Trump’s infrastructure plan suffers from a couple of problems, lack of details and no chance at bipartisan support, said Greg Valliere, chief global strategist of Horizon Investments LLC.
A handful of Democrats might have endorsed his plan if he had “made it his first major bill,” Valliere told Bloomberg BNA in an email. “Now, unfortunately, the idea of a bipartisan approach to anything has evaporated,” he said, pointing to Trump’s use of “over-the-top” Tweets and the ongoing Russia investigations.
U.S. Transportation Secretary Elaine Chao said last week that the federal government will do its “fair share,” but that it doesn’t want to create a disincentive for states and localities to do more. The White House said in a fact sheet for the plan that the federal government “should support more communities moving toward a model of independence.”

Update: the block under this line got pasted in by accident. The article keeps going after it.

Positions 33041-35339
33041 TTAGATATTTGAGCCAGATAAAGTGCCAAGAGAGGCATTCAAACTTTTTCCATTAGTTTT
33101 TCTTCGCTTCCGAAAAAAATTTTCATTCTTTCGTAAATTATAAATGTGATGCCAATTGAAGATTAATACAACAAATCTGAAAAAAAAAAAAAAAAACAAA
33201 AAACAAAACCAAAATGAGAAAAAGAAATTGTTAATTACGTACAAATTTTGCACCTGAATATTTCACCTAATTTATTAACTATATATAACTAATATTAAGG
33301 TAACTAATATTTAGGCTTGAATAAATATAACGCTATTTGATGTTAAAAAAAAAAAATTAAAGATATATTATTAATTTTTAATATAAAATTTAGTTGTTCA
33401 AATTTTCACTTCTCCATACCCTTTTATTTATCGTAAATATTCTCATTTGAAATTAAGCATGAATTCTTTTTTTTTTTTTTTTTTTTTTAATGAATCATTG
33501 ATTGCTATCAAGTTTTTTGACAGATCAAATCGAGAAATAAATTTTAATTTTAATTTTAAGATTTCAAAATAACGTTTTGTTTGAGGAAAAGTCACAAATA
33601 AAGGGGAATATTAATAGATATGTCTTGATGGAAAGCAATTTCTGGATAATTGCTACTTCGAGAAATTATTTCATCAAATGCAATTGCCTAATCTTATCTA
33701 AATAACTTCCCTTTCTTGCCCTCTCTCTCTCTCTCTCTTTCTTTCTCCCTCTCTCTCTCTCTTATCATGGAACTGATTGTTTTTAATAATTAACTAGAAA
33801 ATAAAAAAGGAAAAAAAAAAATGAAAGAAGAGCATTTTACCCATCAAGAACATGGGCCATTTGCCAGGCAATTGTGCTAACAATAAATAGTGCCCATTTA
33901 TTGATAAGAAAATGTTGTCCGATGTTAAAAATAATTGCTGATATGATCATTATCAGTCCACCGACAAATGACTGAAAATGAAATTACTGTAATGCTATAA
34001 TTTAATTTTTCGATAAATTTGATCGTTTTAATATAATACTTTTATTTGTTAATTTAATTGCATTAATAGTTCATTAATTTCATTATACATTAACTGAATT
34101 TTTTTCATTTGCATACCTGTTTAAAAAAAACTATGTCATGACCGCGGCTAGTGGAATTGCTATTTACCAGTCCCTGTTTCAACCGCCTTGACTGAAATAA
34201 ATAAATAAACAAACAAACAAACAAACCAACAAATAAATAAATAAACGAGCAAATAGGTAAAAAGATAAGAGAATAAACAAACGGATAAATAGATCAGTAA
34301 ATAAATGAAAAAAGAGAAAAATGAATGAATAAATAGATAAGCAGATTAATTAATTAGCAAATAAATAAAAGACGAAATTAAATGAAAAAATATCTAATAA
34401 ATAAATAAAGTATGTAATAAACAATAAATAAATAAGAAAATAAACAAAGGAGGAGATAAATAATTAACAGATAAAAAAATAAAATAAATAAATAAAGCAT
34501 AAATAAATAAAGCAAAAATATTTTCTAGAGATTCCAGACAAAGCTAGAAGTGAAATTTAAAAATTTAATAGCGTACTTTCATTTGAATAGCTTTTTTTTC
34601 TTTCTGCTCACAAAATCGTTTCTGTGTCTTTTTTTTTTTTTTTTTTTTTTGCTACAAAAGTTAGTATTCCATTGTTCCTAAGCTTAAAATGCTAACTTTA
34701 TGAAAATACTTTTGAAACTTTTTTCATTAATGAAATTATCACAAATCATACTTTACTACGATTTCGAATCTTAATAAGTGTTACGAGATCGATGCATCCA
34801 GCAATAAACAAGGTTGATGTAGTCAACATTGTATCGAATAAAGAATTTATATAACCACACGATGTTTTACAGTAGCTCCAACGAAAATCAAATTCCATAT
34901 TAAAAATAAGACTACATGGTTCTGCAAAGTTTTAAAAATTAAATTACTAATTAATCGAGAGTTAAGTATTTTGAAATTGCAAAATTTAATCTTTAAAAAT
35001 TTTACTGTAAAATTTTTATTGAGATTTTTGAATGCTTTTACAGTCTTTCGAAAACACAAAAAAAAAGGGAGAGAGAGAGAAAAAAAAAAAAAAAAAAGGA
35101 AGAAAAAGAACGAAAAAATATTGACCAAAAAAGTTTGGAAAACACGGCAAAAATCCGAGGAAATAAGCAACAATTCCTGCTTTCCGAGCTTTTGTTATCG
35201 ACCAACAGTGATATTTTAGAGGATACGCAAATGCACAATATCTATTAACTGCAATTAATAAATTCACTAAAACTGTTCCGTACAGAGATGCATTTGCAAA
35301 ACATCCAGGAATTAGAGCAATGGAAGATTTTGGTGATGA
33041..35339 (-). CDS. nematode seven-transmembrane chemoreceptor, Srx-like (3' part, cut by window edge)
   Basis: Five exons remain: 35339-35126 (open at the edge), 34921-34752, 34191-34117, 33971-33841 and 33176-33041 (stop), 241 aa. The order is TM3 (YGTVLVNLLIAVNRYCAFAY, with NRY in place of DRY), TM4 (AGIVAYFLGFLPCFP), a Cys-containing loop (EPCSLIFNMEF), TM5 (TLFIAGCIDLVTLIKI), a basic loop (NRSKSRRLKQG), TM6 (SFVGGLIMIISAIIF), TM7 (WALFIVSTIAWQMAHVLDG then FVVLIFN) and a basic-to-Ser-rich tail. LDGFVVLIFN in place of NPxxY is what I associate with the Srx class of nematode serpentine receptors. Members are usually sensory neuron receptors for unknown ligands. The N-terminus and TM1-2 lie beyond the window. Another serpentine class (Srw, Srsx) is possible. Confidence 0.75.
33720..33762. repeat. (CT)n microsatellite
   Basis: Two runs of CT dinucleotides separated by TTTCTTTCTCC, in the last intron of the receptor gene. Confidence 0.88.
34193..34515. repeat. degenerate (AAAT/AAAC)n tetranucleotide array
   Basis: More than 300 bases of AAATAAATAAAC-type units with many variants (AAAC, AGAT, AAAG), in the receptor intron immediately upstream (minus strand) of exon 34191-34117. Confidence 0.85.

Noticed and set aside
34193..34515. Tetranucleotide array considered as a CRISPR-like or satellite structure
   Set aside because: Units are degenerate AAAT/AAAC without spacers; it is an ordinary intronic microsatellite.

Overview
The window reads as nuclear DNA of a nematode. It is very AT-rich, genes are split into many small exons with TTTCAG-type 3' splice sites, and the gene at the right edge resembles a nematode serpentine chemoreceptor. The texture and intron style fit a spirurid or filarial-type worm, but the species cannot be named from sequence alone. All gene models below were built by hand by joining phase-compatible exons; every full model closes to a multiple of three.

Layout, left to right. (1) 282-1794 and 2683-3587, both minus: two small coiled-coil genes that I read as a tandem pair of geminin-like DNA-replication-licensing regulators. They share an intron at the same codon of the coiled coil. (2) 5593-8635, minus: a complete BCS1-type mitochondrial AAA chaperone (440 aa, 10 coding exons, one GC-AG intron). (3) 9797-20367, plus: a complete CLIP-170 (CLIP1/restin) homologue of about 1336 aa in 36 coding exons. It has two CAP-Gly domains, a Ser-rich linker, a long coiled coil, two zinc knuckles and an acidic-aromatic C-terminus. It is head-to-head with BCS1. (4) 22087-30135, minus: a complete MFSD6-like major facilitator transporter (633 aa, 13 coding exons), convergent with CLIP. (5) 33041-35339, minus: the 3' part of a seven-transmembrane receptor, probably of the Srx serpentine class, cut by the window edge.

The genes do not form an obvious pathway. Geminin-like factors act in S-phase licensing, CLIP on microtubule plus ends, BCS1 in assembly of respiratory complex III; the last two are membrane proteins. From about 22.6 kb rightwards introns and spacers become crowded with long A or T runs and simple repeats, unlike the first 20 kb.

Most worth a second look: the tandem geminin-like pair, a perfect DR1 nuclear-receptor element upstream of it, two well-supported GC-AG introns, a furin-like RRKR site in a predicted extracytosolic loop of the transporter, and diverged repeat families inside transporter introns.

Trump’s budget proposal also called for cutting $928 million from a federal grant program for transit projects and $499 million from another that funds road, rail, transit, and port projects that have significant regional or national impact. It would also reduce spending from the federal Highway Trust Fund after 2020 to match declining revenue.
The transportation cuts and others in such programs as Community Development Block Grants would be “devastating” and could bankrupt small cities, Matt Zone, president of the National League of Cities and a Cleveland councilman, told Bloomberg BNA.